Fried Halloumi Cheese with Cherry Tomatoes

When I visit Cyprus, I always look forward to the popular grilled cheese appetizer halloumi.  It is not really like the Greek saganaki. This cheese is crunchy on the outside but still a bit solid and meaty on the inside. It does not really melt, instead it holds its shape and maintains a chewy almost squeaky texture. Halloumi is a semi-hard cheese made from sheep and goat milk, tangy and salty. It is what you would call a grilling cheese, in other words, it is better eaten grilled, fried or roasted.

Until recently for some reason, I thought this would be a lot of trouble to prepare at home. Who wants to be frying or grilling cheese in their kitchen? It is so messy. But it actually isn’t. Grilling or frying halloumi is easy, quick and not messy at all.

You usually find halloumi vacuum packed with a fairly long expiration date, so I keep a few packages in the refrigerator for when I need them. Traditionally it is grilled and served as an appetizer. In Cypriot cuisine there are numerous recipes that include haloumi, it is after all their national cheese. Traditionally grilled as an appetizer, they also cook it with tomato and onion, in savory pies, as a filling for homemade pasta and of course they pair it with watermelon. You also see haloumi in salads and sandwiches.

This quick recipe is perfect as an appetizer or meze and I add even more tomatoes to get in some more vegetables. The preparation is quick and simple, it only takes 4-5 minutes. You can grill or fry the halloumi. When grilling I use a grill pan, and grill each side for 2 minutes, if you use a pan as I did in this recipe, I add 1-2 teaspoons of olive oil and lightly fry for about 2 minutes on each side. For this recipe it is preferable to use the pan method as you will be adding the tomatoes as well.

Fried Halloumi Cheese with Cherry Tomatoes

Prep Time: 5 minutes
Total Time: 5 minutes
Course: Appetizer, Cheese
Cuisine: Greek, Mediterranean
Author: Elena Paravantes
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  • Slice the halloumi in slices about ½ inch thick
  • Slice the tomatoes on half.
  • Heat the olive oil in a small pan and fry the halloumi for about 2 minutes on each side until golden.
  • Add the tomatoes when sautéing the other side of the halloumi.
  • Remove from the pan and sprinkle the oregano.
  • Squeeze a bit of lemon on the cheese before serving.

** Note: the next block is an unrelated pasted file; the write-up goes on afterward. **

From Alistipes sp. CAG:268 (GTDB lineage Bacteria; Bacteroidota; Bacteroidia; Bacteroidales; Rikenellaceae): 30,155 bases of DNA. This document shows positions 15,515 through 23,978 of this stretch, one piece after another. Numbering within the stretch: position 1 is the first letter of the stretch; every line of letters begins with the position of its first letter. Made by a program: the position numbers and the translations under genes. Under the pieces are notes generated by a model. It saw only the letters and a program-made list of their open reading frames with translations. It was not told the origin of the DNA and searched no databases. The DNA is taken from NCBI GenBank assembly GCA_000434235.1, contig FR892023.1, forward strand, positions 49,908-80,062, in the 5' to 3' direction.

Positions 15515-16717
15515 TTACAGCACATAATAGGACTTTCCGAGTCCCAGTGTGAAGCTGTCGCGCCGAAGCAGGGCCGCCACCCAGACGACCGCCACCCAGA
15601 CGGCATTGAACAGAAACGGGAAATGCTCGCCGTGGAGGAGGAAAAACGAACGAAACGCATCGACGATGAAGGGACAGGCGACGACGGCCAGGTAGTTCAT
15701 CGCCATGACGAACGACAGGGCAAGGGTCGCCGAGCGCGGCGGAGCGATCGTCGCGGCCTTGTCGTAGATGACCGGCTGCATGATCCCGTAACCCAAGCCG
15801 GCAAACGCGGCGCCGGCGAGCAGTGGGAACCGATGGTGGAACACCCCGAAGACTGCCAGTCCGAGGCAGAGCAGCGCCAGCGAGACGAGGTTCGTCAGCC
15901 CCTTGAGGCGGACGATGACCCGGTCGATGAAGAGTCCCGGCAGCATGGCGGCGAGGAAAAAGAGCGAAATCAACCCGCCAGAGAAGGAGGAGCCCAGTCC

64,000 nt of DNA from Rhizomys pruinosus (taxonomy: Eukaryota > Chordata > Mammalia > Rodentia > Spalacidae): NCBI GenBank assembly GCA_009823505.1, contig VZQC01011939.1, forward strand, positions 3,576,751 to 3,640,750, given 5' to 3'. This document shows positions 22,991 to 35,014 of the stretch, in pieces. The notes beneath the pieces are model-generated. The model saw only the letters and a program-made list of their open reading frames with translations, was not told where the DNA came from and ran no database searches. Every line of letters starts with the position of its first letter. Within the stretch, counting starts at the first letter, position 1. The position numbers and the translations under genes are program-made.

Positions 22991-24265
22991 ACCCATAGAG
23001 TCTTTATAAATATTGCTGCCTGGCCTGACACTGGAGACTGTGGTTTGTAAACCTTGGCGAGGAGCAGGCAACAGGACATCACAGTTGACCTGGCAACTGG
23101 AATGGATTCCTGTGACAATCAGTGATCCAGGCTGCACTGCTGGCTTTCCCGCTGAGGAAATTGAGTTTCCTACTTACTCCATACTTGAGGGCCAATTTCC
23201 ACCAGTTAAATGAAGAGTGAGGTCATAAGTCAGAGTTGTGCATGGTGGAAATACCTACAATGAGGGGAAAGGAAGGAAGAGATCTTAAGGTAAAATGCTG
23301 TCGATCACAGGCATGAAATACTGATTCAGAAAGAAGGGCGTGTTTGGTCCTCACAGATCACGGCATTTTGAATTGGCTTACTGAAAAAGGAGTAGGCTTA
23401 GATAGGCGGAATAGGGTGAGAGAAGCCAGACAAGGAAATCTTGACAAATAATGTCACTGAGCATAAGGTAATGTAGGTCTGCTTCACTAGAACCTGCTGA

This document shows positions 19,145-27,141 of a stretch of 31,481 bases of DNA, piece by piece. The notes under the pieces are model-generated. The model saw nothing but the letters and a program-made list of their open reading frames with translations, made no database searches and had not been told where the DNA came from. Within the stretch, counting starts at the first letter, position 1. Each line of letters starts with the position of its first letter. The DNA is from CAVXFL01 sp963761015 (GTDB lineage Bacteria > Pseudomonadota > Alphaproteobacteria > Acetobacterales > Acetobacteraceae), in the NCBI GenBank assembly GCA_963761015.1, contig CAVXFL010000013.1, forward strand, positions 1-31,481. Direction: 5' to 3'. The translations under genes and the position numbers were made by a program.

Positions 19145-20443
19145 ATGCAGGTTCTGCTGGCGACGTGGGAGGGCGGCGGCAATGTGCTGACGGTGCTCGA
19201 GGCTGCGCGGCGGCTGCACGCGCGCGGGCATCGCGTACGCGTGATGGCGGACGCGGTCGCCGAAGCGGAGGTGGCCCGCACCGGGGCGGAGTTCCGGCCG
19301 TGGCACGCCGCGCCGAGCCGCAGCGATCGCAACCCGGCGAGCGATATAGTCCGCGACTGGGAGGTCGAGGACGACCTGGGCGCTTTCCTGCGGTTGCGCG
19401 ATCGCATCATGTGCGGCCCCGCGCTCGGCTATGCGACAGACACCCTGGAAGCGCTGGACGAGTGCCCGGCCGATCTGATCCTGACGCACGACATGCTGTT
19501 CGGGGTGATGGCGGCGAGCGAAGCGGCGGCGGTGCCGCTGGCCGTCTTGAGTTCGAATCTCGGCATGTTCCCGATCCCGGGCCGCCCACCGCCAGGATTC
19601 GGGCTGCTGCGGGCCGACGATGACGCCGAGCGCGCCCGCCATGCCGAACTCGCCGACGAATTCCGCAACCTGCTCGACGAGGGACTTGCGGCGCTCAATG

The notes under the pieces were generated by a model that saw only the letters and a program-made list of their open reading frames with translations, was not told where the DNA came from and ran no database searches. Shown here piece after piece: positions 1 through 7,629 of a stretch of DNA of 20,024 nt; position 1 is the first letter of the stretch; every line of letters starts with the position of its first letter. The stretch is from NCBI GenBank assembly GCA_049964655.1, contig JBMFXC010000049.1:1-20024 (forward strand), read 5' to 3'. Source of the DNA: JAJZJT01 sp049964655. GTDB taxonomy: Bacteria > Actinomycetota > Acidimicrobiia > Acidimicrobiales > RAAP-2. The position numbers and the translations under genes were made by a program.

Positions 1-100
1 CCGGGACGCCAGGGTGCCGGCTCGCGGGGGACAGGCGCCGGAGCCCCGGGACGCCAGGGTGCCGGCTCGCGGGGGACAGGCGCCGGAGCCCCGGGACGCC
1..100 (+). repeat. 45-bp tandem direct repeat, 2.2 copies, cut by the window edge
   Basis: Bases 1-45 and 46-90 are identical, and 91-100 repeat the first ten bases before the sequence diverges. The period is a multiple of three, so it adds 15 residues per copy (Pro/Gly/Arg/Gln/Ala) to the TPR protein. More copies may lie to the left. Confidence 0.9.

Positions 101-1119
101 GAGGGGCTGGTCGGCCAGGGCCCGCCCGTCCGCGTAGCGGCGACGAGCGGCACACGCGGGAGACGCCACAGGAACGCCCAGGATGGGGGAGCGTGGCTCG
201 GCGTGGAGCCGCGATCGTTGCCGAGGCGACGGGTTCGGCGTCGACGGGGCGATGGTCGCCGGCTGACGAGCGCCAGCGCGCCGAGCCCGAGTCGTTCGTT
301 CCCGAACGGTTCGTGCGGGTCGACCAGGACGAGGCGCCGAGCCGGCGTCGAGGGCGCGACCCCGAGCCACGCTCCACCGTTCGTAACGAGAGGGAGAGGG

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Photos by Elena Paravantes © All Rights Reserved

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Recipe Rating


  1. Oh my word was this delicious!!! I will definitely be making it again.5 stars

  2. Happy with Halloumi says:

    A few months back my wife came home with a block of halloumi. I searched your site and saw this recipe. After picking the tomatoes out of our garden, this made a quick lunch and it tasted wonderful.

  3. Johanna Gronloh says:

    Heerlijk,heerlijk,heerlijk! Net gemaakt en genoten. Voor herhaling vatbaar.

  4. Hi Elena,
    I love your site!
    I see many mentions of horta but I can’t find any horta recipes on your site. Could you share some, or a resource where I could find a good traditional recipe?
    Thanks so much!

    1. Thank you Sarah! I will put up a recipe, although it is fairly simple. You boil them until tender and serve with olive oil and lemon (and some feta and bread).

      1. Thank you!

  5. Hi Elena! Just stumbled on your lovely site today. I’m Greek Cypriot and can vouch for the deliciousness of fried halloumi. There are so many ways to cook this, I wouldn’t stop at frying 🙂

    Just curious, have you ever heard of the grain commonly used in ancient Greece, zeia (spelt)? There’s some information on the internet that it was used almost 100 years ago but was apparently banned in favor of other more economical grains, such as wheat and rice. Some argue that this has been detrimental to the health of Greeks. Not sure if this is accurate, my source is the internet after all, but thought that it was interesting. It’s very rich in zinc, which I wonder if this is something that Greeks are missing out on.

    I’ve also recently come across some studies on zinc levels of several countries across Europe. Greek elderly subjects apparently had the lowest levels of zinc (due to low variety of food consumption, see Table 2), as well as the highest levels of cognitive decline (Table 1).

    Would love to hear your thoughts on the subject!

    Article: Zinc status, psychological and nutritional assessment in old people recruited in five European countries: Zincage study (Marcellini et al)